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According to a Libyan intelligence document, the Muslim Brotherhood, including Egyptian President Morsi, were involved in the September 11, 2012 terrorist attack on the U.S. consulate in Benghazi, where several Americans, including U.S. ambassador to Libya, Chris Stevens, were killed.
On Wednesday, June 26, several Arabic websites, including Veto Gate, quoted the intelligence report, which apparently was first leaked to the Kuwaiti paper, Al Ra’i. Prepared by Mahmoud Ibrahim Sharif, Director of National Security for Libya, the report is addressed to the nation’s Minister of Interior.
It discusses the preliminary findings of the investigation, specifically concerning an “Egyptian cell” which was involved in the consulate attack. “Based on confessions derived from some of those arrested at the scene” six people, “all of them Egyptians” from the jihad group Ansar al-Sharia (“Supporters of Islamic Law), were arrested.
According to the report, during interrogations, these Egyptian jihadi cell members “confessed to very serious and important information concerning the financial sources of the group and the planners of the event and the storming and burning of the U.S. consulate in Benghazi…. And among the more prominent figures whose names were mentioned by cell members during confessions were: Egyptian President Mohamed Morsi; preacher Safwat Hegazi; Saudi businessman Mansour Kadasa, owner of the satellite station, Al-Nas; Egyptian Sheikh Muhammad Hassan; former presidential candidate, Hazim Salih Abu Isma’il…”
Ahmed Moussa, a prominent Egyptian television personality on the Tahrir TV channel as well as a former officer in Egyptian State Security Intelligence (SSI), went public on July 30 with a remarkable piece of information.
Moussa said, addressing U.S. ambassador Anne Patterson (in absentia) on his show:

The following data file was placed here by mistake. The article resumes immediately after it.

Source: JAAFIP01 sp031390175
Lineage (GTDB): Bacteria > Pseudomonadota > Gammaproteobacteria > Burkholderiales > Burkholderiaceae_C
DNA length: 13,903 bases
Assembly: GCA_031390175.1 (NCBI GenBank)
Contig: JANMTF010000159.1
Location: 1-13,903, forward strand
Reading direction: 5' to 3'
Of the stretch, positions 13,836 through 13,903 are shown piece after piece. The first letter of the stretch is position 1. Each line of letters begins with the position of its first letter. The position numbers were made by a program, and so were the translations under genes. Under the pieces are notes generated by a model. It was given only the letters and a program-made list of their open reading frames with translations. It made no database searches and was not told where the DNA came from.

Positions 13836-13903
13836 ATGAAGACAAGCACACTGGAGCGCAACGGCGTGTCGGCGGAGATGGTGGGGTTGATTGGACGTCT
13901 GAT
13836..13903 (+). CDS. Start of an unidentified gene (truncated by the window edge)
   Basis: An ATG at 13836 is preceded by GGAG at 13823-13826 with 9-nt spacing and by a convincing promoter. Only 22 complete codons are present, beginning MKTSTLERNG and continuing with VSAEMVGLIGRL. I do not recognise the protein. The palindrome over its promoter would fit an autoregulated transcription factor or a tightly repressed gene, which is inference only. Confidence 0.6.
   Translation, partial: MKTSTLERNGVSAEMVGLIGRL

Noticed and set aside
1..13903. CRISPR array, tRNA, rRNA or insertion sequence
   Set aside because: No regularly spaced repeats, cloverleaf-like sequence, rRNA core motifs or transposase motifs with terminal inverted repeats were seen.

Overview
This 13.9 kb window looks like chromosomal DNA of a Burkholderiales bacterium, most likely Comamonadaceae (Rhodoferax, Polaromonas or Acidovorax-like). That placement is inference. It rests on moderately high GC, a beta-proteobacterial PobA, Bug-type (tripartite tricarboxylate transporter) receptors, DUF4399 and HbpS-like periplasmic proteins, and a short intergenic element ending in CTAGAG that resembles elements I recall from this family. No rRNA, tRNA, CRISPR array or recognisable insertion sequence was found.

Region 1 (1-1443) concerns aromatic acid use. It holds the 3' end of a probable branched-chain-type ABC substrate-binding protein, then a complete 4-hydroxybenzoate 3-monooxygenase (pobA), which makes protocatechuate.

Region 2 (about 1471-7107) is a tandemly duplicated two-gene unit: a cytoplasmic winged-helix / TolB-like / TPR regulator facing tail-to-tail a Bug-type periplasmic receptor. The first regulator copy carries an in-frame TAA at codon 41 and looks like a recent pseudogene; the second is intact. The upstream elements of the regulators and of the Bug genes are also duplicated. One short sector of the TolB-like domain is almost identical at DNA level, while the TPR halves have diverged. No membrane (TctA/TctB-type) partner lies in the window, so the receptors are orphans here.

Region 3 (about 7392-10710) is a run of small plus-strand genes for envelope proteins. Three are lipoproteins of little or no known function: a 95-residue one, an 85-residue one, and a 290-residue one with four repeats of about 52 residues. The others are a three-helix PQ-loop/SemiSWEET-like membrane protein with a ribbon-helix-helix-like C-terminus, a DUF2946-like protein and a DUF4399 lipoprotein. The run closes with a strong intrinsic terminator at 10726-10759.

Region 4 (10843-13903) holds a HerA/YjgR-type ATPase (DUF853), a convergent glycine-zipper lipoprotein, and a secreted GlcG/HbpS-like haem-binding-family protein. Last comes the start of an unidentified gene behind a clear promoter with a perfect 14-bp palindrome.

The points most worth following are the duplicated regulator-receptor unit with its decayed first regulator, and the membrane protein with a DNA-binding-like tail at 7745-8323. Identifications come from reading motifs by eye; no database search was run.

Ambassador Stevens was killed in Benghazi, and you know who killed him, the U.S. administration knows who killed him, and you know how he was killed and it was a major strike against the U.S. administration, and all of you.
The assassin is now present at Rabia Al-Adawiya [mosque protest] His name is, do you know it or you would like me to inform you? He’s affiliated with Al Qaeda in Libya, his name is Mohsen Al-Azazi, his passport was found in the house of Khairat El-Shater.
That killer is in Rabia Al-Adawiya now, with Safwat Hegazy and Mohammed El-Beltagy, whom you and your administration support and aid. Your administration aids terrorism.
In the course of this statement, Moussa announced three facts:
1. Ambassador Chris Stevens' assassin in Benghazi on Sept. 11, 2012, is named Mohsen Al-Azazi.
2. Azizi associates with Mohammed El-Beltagy, the general secretary of the Muslim Brotherhood’s Freedom and Justice Party (FJP) and with Safwat Hegazy, a leading MB cleric.
3. The police found Azizi’s passport in the house of leading MB strategist Khairat El-Shater, presumbably when Shater was arrested on July 5.
The U.S. has been denied direct access to the only publicly known suspect in custody in connection with the Benghazi terror attack, Fox News has learned, with U.S. interrogators still unable to sit in the same room as the Egypt-held prisoner to ask questions.
Abu Ahmed, also known as Mohammed Jamal, is suspected of establishing Islamist training camps in Eastern Libya where militants who took part in the Sept. 11 Benghazi terrorist attack were able to train.
Ahmed is not suspected of directly taking part in the attack which left four Americans, including Ambassador Chris Stevens, dead. But this is at least the second time U.S. interrogators have been denied access to a suspect held by a foreign government.
A Libyan intelligence document has been produced that directly implicates Egypt’s Muslim Brotherhood president Mohammed Mursi in the attacks on American installations in Benghazi on 9/11/12. Those who attempt to discredit this document run into trouble when it is coupled with real-time video we uncovered on 9/13/12. In that video, gunmen at the scene of the attack can be heard declaring that they were sent by Mursi.
Joan Neuhaus Schaan: Yes, this is my concern. To begin, the U.S. supported rebels in the overthrow of Mu’ammar al-Gadhafi, even though our government was aware that a significant portion of the Libyan rebels were comprised of Muslim Brotherhood and/or al-Qaeda affiliates who subsequently formed a coalition in Libya’s new transitional government. That support was provided on the basis of a secret presidential order that bypassed congressional approval under the War Powers Act
The Muslim Brotherhood had been outlawed in Egypt prior to the fall of Hosni Mubarak, and in its 80 year history it has been responsible for the founding of many foreign terrorist organizations throughout the Middle East and Africa named on the U.S. State Department list. Much of the Al-Qaeda senior leadership came from these same terror organizations.